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Gold smashes through US$2300 level to set new highs

Another big session for gold with US futures smashing through the $US2,300 level, spot prices surging and all this happening despite another rise in US bond yields.

Federal Reserve Chair Jerome Powell added his bit by playing a familiar tune – that the US central bank will wait for clearer signs of lower inflation before cutting interest rates.

Powell said the recent US inflation figures — though higher than expected — didn’t “materially change” the overall picture.

He reiterated his expectation that it will likely be appropriate to begin lowering rates “at some point this year,” leaving open the timing of the cut which is now forecast to occur any time between June and December.

“On inflation, it is too soon to say whether the recent readings represent more than just a bump,” Powell said in his speech “We do not expect that it will be appropriate to lower our policy rate until we have greater confidence that inflation is moving sustainably down toward 2 percent,” he added.

“Given the strength of the economy and progress on inflation so far, we have time to let the incoming data guide our decisions on policy.”

That’s central banker-eese for don’t go off half-cocked because we’re not.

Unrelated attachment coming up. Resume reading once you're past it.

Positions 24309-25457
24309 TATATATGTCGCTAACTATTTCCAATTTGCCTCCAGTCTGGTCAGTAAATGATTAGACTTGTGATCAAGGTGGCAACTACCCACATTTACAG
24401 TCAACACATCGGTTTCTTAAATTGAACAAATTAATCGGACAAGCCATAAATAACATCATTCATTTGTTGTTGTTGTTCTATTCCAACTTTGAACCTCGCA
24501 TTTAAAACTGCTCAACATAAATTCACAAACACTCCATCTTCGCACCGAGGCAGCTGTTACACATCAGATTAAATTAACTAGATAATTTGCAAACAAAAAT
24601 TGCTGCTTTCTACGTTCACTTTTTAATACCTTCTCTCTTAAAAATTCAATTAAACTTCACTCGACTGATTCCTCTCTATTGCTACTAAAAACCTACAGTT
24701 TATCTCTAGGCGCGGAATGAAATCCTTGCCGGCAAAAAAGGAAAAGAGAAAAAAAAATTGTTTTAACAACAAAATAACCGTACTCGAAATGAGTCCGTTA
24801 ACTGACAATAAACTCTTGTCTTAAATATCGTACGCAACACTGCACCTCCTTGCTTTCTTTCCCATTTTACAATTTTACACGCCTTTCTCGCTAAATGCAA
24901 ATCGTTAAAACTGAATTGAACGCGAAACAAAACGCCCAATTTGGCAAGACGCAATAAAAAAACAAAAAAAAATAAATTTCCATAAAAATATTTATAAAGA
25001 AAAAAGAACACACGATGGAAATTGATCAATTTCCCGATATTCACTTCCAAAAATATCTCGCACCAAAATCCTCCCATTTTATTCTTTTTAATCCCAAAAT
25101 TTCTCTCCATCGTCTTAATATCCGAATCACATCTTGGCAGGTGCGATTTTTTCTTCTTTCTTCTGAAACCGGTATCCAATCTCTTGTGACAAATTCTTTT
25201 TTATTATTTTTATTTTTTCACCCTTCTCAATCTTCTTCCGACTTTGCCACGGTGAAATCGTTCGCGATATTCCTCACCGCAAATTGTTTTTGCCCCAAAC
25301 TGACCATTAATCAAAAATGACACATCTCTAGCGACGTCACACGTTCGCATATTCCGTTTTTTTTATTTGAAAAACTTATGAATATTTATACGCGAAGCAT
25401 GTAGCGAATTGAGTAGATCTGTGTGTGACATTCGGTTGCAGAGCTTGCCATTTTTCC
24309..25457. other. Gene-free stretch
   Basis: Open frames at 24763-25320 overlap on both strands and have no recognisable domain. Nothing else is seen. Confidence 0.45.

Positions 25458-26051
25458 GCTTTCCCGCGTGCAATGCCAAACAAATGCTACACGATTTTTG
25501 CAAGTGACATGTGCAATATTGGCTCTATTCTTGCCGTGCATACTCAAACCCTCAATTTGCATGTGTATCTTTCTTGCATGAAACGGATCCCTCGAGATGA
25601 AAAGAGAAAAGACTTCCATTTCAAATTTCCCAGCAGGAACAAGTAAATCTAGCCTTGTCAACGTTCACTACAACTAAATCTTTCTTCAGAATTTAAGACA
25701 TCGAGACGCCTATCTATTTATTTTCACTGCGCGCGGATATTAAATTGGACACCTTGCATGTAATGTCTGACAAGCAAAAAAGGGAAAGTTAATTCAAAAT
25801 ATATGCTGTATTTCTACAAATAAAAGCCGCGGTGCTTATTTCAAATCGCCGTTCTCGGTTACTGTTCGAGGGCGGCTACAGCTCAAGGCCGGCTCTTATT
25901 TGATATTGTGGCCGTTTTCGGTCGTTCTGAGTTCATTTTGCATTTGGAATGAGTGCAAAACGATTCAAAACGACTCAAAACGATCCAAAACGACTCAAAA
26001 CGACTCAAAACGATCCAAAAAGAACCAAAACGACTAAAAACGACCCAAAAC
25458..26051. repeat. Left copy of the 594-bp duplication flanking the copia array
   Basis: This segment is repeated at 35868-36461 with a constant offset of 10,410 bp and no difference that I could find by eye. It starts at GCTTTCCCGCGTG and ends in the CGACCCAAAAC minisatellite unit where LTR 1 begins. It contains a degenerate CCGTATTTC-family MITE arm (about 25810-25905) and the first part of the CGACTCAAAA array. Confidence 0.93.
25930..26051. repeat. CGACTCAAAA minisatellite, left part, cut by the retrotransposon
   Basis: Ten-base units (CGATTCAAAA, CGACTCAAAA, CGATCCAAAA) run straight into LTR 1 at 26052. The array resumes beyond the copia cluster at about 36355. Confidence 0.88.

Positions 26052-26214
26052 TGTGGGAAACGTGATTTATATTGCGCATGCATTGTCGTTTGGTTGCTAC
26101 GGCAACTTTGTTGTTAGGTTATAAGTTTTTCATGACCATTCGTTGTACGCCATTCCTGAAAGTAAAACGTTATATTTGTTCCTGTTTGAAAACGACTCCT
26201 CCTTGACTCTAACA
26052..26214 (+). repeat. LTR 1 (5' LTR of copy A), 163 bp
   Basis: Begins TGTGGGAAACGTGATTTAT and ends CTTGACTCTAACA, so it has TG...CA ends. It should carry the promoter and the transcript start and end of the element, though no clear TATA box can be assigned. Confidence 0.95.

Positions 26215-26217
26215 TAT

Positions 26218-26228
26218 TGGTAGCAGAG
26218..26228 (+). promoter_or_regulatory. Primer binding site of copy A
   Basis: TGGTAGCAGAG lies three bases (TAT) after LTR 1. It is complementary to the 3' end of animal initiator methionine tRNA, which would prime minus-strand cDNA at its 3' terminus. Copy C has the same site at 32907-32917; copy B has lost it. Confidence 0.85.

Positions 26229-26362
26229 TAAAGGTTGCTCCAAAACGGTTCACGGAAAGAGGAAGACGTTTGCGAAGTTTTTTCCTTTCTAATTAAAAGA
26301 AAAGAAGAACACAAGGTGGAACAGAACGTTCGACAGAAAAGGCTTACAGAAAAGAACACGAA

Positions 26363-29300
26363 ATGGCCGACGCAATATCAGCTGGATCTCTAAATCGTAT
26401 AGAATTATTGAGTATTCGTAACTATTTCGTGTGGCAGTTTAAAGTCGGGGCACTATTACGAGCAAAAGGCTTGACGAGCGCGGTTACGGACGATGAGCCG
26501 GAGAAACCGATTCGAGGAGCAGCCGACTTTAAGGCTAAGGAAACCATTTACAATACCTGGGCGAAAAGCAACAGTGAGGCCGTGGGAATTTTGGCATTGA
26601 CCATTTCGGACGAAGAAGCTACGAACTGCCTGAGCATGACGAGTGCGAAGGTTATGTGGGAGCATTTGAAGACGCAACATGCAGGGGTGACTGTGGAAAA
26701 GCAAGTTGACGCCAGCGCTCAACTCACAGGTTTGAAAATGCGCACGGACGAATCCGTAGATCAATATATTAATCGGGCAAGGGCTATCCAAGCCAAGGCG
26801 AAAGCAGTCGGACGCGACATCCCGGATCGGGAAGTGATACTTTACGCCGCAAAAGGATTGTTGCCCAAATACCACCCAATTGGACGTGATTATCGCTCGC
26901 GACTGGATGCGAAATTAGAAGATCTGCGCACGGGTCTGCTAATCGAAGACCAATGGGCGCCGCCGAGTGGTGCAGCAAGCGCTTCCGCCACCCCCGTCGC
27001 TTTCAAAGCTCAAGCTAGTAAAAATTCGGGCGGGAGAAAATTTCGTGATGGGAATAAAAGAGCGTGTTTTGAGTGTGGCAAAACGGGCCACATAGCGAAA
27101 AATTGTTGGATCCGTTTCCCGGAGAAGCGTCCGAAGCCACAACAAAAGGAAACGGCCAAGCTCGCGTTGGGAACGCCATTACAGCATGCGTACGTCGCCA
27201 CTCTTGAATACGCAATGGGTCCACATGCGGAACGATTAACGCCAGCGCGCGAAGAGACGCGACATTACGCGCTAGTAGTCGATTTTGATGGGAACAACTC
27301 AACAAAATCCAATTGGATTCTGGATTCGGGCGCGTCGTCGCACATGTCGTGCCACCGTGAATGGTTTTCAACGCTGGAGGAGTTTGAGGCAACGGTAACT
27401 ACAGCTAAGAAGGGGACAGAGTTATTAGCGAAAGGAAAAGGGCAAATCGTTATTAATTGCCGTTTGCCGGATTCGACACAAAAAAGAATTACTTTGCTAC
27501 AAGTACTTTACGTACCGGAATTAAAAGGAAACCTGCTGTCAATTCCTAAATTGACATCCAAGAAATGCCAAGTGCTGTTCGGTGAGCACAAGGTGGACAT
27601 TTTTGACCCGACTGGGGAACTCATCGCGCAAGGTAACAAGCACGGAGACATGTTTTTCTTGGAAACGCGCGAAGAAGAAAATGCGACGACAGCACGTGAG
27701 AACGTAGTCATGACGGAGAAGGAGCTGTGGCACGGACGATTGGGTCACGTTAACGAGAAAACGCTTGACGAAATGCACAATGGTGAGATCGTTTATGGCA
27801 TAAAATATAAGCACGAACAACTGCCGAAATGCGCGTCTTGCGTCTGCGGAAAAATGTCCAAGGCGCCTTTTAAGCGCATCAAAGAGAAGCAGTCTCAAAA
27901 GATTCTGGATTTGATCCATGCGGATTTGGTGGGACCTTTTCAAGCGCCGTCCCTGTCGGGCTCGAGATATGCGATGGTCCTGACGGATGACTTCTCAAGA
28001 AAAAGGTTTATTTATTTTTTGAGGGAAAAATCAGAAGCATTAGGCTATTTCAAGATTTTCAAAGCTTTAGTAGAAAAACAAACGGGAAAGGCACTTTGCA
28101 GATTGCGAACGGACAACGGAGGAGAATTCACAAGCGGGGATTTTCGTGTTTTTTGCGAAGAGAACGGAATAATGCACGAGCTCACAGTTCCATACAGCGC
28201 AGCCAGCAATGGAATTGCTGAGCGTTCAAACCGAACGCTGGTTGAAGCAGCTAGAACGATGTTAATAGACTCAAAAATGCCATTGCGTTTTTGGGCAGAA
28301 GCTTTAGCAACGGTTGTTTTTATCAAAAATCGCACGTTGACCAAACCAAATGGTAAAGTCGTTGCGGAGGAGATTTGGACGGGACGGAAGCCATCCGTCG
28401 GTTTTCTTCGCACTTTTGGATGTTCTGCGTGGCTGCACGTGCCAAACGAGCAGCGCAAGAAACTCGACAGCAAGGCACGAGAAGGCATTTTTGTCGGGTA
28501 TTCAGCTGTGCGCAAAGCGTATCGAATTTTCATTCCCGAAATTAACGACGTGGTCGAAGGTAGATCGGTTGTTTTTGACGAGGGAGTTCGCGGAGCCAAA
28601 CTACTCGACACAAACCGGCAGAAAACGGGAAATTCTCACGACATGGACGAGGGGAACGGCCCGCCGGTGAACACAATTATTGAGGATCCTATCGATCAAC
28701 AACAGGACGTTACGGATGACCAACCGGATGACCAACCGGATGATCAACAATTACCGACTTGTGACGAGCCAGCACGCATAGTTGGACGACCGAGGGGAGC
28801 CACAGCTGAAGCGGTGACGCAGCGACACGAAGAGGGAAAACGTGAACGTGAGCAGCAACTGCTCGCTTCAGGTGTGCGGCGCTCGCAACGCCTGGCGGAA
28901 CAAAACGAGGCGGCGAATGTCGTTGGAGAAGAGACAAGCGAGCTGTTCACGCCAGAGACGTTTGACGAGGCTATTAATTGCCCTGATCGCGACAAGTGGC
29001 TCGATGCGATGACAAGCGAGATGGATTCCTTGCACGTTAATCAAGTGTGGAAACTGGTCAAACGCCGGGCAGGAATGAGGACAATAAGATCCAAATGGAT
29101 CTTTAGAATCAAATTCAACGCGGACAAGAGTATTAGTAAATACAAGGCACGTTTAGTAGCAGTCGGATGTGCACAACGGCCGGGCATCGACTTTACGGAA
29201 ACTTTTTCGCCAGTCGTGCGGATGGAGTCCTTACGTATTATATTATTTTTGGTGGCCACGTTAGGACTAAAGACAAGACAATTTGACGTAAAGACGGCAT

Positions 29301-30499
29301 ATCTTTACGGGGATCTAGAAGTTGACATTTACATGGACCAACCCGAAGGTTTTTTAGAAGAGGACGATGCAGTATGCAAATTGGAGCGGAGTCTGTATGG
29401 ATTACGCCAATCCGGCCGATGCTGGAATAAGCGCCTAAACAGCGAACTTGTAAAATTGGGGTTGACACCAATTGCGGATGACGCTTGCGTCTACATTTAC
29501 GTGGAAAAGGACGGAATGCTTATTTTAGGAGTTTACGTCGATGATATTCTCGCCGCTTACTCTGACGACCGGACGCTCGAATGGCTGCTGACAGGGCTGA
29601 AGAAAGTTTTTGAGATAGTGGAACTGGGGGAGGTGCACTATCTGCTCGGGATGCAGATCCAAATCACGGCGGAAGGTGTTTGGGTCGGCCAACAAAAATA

That saw the 10 year Treasury bond yield ease back to just over 4.35% after peaking above 4.42% in the session before Powell spoke at Stanford University on the West Coast just after midday.

Comex gold futures for June, crossed the $US2,300 mark, up 1.8% at $2,317.50 per ounce (after peaking at $US2,319.70 an ounce). The front month was just over $US2,296 an ounce.

According to the World Gold Council, the Australian dollar price was around $A3,497 an ounce and would have been above $US3,500 except for a rise in the value of the Aussie dollar to 65.60 US cents

Driving gold higher was continuing worries about tensions in the Middle east, especially around Gaza.

Those concerns also saw oil rise again with US crude above $US85 a barrel and Brent closing in on $US90 a barrel at $US89.55 just after 7am Thursday, Sydney time.

Copper at last broke higher, jumping 3.5% to just over $US4.21 a pound and setting a new 52 week high in the process of $US4.21.70 a pound.

But iron ore failed to fire and the SGX May futures price dipped back under $US100 a tonne for the second time this week but this time (unlike Monday when it bounced back) stayed there to close at $US98.55, down 3% on the day. It had opened at $US103.40 but then slid for the rest of the session.

Investors are still expecting a first rate cut at the Fed’s June 11-12 policy meeting, even as the stronger recent economic data has sown investor doubts about that outcome and the surge in oil prices especially will keep inflation higher – the next major inflation reading is out next week with the March CPI.

The US jobs report for March on Friday will be the next big test though – economists still see around 200,000 new jobs being created last month. 

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